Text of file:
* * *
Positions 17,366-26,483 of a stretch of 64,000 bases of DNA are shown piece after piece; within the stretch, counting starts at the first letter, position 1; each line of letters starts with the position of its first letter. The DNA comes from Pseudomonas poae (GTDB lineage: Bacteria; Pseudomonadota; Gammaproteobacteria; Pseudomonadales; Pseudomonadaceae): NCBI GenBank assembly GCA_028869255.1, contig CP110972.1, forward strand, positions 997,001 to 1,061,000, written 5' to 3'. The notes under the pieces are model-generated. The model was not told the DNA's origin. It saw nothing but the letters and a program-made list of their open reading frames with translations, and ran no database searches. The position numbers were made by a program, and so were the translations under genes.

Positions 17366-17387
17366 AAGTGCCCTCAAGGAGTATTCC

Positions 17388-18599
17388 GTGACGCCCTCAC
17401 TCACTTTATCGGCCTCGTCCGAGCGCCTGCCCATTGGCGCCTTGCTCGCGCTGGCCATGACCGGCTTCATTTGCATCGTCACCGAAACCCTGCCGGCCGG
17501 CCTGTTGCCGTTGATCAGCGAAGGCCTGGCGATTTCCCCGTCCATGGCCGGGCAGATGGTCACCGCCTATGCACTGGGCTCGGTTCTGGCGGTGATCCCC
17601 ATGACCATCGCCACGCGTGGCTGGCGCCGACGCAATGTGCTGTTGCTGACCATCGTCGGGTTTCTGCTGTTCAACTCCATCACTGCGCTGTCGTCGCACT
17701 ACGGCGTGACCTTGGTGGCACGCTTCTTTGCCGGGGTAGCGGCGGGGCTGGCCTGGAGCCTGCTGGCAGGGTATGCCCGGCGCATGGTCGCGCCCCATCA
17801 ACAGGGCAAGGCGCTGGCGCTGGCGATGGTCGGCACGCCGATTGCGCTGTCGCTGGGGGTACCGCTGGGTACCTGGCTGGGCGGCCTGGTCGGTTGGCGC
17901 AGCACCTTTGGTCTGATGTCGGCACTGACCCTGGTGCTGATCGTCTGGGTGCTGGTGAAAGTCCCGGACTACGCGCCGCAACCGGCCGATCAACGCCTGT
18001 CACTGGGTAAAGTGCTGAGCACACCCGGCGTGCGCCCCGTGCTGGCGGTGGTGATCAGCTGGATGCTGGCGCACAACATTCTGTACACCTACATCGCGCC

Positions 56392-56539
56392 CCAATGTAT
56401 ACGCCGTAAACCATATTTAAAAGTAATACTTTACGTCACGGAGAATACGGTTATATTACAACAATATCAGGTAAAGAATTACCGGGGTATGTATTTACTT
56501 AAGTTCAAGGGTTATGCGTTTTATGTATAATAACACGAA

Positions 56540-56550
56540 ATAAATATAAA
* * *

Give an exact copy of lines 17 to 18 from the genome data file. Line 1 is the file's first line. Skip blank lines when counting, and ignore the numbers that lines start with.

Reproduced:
Positions 56540-56550
56540 ATAAATATAAA